This weekend, the maritime industry celebrates the Day of the Seafarer, a day for remembering and honoring the role that seafarers play in the global economy – and the challenges they face.
“The world counts on seafarers,” said Secretary-General António Guterres. “Ships transport a remarkable 90 per cent of the world’s commodities – from grains and energy, to consumer goods and much more. Without ships and the women and men who work on them, economies would stall and people would starve.”
This year, the IMO is calling seafarers to share the story of their own personal voyages in a social media campaign. The agency has asked seafarers to post two photos on Twitter using hashtag #SeafarersJourney: one photo of their first voyage and another of their most recent voyage. IMO is also asking for stories about what has changed over the span of seafarers’ careers.
“Every day, hundreds of thousands of seafarers are underway on ships, while others take their well-deserved break – getting ready for their next voyage. Their ships are key movers of global trade, and engines of the global economy, transporting cargoes such as food, medicines, electronics and more,” said IMO Secretary-General Kitack Lim in an address. “Shipping and the call of the oceans, form a way of life. It is a meaningful, important career that provides a solid foundation for life and offers endless opportunities to learn and progress. This noble profession is something that I hold close to my heart and for many of us, our voyages are the start of a lifelong maritime journey.”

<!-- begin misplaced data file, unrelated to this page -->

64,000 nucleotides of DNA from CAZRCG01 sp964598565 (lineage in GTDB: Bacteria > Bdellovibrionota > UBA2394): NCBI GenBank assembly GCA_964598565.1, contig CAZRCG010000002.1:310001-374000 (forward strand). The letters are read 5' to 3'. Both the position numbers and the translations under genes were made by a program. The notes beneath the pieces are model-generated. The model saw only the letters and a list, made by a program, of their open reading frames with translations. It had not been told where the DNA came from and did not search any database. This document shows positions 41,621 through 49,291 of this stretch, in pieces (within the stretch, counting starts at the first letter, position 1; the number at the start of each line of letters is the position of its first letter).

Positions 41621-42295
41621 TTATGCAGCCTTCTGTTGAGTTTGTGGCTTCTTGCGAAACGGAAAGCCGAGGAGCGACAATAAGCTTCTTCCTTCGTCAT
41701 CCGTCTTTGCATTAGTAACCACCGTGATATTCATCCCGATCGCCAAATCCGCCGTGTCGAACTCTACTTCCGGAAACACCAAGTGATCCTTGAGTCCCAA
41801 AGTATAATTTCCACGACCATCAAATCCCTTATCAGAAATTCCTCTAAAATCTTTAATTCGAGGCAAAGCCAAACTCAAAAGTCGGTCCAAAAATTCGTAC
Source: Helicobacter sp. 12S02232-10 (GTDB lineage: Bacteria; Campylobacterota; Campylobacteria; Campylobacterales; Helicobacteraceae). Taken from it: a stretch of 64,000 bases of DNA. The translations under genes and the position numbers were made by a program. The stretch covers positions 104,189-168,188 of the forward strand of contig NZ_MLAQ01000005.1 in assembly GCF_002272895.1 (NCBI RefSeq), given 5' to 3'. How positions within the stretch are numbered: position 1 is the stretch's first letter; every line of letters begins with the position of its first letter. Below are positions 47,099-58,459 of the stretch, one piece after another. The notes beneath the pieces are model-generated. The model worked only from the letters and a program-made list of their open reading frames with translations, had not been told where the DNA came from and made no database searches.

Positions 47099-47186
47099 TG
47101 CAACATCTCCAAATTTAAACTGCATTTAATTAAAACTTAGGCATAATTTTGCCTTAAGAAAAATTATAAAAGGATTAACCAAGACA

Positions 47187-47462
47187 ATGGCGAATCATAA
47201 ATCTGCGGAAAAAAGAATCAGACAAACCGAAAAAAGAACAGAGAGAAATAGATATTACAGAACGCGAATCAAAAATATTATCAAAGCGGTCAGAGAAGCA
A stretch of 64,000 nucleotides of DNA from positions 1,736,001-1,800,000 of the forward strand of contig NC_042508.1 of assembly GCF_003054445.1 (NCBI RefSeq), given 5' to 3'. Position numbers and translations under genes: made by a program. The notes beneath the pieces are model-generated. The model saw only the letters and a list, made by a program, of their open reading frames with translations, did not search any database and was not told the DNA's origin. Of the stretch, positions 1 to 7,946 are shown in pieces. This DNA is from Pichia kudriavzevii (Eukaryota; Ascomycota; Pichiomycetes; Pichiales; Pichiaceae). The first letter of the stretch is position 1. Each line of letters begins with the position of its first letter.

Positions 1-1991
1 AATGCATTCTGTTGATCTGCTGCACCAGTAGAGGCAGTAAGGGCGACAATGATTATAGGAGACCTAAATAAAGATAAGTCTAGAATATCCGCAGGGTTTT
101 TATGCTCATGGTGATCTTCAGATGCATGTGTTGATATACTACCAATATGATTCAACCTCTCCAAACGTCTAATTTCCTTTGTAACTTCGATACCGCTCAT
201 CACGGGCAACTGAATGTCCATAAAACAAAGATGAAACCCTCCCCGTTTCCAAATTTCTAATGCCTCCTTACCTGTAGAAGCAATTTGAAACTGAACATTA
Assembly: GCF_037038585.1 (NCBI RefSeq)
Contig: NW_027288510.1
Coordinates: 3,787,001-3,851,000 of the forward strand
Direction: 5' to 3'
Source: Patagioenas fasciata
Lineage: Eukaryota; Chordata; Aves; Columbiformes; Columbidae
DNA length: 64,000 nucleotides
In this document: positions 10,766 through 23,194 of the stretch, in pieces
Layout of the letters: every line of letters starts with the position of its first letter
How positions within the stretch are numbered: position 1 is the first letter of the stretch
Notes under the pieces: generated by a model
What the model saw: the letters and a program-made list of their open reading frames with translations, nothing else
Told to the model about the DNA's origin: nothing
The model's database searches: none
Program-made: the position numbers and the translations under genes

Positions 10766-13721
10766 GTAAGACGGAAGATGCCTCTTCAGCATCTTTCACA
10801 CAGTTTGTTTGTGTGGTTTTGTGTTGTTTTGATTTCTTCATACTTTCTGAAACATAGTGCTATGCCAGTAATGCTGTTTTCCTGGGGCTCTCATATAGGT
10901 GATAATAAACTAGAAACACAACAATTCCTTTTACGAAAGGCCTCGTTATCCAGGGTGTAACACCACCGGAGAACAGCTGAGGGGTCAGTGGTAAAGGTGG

The day is also an opportunity for the industry to reflect on the future of seafaring, including working conditions, recruitment questions and public perceptions of a seafaring career. The COVID-19 pandemic, the crew change crisis and the curtailment of shore leave have had a measurable impact on seafarer happiness, with potential effects on the industry’s retention rate and reputation as an employer.
“What happened during the COVID crisis, with crews stuck for months on board vessels, has done lasting damage to how shipping is perceived,” said Capt. Rahul Khanna, Global Head of Marine Risk Consulting at Allianz Global Corporate & Specialty. “Some initiatives are pushing for change, but the fact that the seafaring community often feels like secondhand workers compared to those on shore must be addressed by the ship-owning community and stakeholders . . . We need to emphasize the positives of seafaring to the young men and women who are willing to explore it.”
Source: The Maritime Executive